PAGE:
This morning on a coffee tour of the garden, I decided I’ve been taking my Rudbeckia family of plants for granted.
Those fantastic yellow blooming daisies have been in bloom in my garden for over a month now. While I used to think of them as fall blooming plants, the new varieties are such long-season bloomers I know I’ll be using them more and more in my garden as they show no signs of stopping.I know I’ll be collecting seed from some of the clumps and looking for divisions from a few others next fall to increase these numbers. I’ll have to be careful or the garden could quickly turn into a yellow daisy garden. The question, of course, is what would be so bad about that?
- Sun: Full Sun
- Hardiness: USDA 4 for perennials
- Height: 18-inches to 72-inches
- Propagation: seed, division depending on whether true perennial or biennial.
- Note: Many of the commonly available plants are biennial (flowering on second-year plants)
Let me tell you about a few of my plants.
I have a few plants of ‘Becky Mix’ which is a seed generated plant you might want to try next year. It is a compact growing mix with flowers of gold, yellow, orange and bronzy-red.I’m missing the bronzy-red plant but the others are doing just fine, thank you very much. Only growing to 18-24 inches, this is an excellent plant and easy to grow.
I really like the ‘Toto’ series of Rudbeckia. These guys are showing off their dark-eyed lemon-yellow blooms like a starlet on a red carpet. Blooming like crazy, they’re a hit in my eyes as well.
Like the ‘Becky’ plants, these are shorter, more compact plants. Both of these plants are descended from our native R. hirta which means they are not overly hardy and may act like biennials or even annuals rather than true perennial flowers. I note this often means they die after they flower.
What To Do If You’re Growing Annuals Or Biennials
Be prepared to sow annual or biennial Rudbeckia every spring; I can tell you I’m ready to do this just because of the long bloom time and amount of blooms they produce. (note you can buy your seeds or collect them from the plants you have. See below for sowing advice)
I’ve had better luck with a plant called ‘Indian Summer’ and this one has bloomed quite happily for me for the last month with no signs of fading away yet.This is an AAS award-winning plant and even though it can be tender (another R. hirta breeding) it produces enough massive blooms that I’ll forgive it and plant it every year. We’re talking about a 3-foot tall plant that covers itself with 6-inch blooms in golden yellow and simply stays that way from mid-July onwards.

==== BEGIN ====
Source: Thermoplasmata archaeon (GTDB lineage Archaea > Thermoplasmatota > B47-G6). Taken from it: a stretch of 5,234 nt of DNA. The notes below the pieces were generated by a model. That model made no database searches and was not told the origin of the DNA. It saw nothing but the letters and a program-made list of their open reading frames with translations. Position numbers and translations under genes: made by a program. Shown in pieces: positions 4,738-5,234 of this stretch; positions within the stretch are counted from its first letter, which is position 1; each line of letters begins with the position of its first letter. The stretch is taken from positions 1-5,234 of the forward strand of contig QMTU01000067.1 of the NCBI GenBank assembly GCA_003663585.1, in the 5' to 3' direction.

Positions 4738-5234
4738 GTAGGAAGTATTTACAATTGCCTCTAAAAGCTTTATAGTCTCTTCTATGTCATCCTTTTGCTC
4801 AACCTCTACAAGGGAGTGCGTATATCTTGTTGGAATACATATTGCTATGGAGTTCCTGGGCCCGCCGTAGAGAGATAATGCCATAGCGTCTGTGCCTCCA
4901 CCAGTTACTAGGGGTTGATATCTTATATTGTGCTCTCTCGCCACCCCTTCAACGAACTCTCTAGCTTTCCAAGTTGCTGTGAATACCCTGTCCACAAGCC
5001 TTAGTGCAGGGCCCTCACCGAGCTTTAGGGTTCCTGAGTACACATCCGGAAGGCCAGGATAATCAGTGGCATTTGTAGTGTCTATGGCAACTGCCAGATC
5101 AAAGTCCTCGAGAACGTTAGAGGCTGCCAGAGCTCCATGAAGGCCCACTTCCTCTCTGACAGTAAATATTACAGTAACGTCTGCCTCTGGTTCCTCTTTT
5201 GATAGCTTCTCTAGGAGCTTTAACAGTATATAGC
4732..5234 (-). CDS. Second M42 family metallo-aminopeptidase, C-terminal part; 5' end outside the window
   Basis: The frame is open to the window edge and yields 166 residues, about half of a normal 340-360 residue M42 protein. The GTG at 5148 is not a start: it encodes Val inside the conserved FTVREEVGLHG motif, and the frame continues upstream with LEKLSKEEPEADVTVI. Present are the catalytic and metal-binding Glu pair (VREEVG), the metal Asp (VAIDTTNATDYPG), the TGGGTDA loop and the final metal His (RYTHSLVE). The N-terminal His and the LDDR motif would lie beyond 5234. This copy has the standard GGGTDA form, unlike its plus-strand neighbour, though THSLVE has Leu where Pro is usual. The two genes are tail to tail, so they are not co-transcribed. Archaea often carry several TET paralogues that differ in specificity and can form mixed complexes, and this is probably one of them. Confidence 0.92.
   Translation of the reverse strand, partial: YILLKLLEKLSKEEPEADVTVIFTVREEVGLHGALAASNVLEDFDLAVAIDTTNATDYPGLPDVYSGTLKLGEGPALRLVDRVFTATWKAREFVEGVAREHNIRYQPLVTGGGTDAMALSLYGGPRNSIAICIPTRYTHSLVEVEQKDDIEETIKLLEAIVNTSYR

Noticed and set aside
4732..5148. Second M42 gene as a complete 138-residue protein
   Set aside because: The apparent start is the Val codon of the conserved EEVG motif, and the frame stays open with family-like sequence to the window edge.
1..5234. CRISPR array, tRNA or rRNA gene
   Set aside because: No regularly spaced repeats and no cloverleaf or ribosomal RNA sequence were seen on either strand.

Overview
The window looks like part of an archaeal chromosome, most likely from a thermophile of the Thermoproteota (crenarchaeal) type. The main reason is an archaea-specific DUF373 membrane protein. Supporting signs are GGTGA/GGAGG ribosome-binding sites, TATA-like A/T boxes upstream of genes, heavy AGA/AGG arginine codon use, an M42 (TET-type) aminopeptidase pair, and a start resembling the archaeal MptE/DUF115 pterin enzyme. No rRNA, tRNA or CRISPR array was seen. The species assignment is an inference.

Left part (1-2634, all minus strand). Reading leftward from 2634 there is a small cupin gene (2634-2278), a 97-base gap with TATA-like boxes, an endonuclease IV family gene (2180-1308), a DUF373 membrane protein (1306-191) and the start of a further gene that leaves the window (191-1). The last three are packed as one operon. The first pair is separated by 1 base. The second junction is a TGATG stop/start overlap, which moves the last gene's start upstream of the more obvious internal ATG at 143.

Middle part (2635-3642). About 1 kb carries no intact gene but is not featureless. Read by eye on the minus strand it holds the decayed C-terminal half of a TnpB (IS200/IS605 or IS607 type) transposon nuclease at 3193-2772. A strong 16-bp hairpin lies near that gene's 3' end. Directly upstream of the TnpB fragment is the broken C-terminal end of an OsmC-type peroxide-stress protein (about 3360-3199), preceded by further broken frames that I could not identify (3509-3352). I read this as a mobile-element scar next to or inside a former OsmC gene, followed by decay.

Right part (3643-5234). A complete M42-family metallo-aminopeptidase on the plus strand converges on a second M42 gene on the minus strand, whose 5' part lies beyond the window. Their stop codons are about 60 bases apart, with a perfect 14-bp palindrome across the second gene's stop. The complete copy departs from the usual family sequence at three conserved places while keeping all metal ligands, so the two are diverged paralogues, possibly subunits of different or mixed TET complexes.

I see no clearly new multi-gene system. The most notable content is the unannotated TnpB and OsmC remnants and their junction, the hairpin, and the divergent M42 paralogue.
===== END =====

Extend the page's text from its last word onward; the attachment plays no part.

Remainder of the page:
The biennials will usually seed themselves if they’re happy but taking the dried seeds and spreading them yourself around the garden will help.
How To Help Your Seeds Over The Winter
Hint: when you spread the seeds, do two things.
- The first is to mark them so you don’t weed them out.
- The second is to “scuff” them in or slightly cover them with soil to prevent the ants and mice from eating them
These two creatures take care of over 90% of seed in your garden)
I Really Like Perennial Plant Sales
I did obtain a R. triloba this spring from a plant sale (cost me 50 cents) and it is just starting to bloom right now. This eastern Canadian native reaches 3 foot tall (higher in a fertile garden) and is covered with small tiny brown-eyed centered yellow daisies. It could become a bit weedy so I’m going to watch it. This plant is quite hardy and while the stems have had a habit of breaking off in windstorms, it still has promise.
I think I’m going to experiment next year by cutting it down by half next June and see if I can make it shorter and bushier so it doesn’t suffer wind damage. This is similar to what we do to the old-fashioned Chrysanthemums and now that I know what I have (it was a “mystery” plant originally) I’m going to work at it.
But I’m Missing…
What I am missing is the standard R. fulgida ‘Goldsturm’ or Goldsturm Daisy. This marvelous plant blooms like crazy with gold-yellow blooms and is perfectly hardy and perennial in our area. I’ll be looking for a good one next year to be sure.
One plant I’ll likely pass on in this garden having grown it in other gardens is the massively tall Rudbeckia ‘Goldquelle’.This plant will hit 8-feet tall in a good year and be covered with golden yellow blooms. It is, however, a little aggressive for my current garden and I don’t really need something that competes with trees for height. If you do, I can recommend it.
These yellow charmers have been blooming away in the garden without thanks or notice and I’m only sorry it took that cup of coffee to make me write about them.
Update From Doug About Rudbeckia
This article was written a few years ago and in a previous garden. In my current garden, I have a Rudbeckia fulgida ‘Goldsturm’ and will be collecting other plants mentioned here again over the next few years.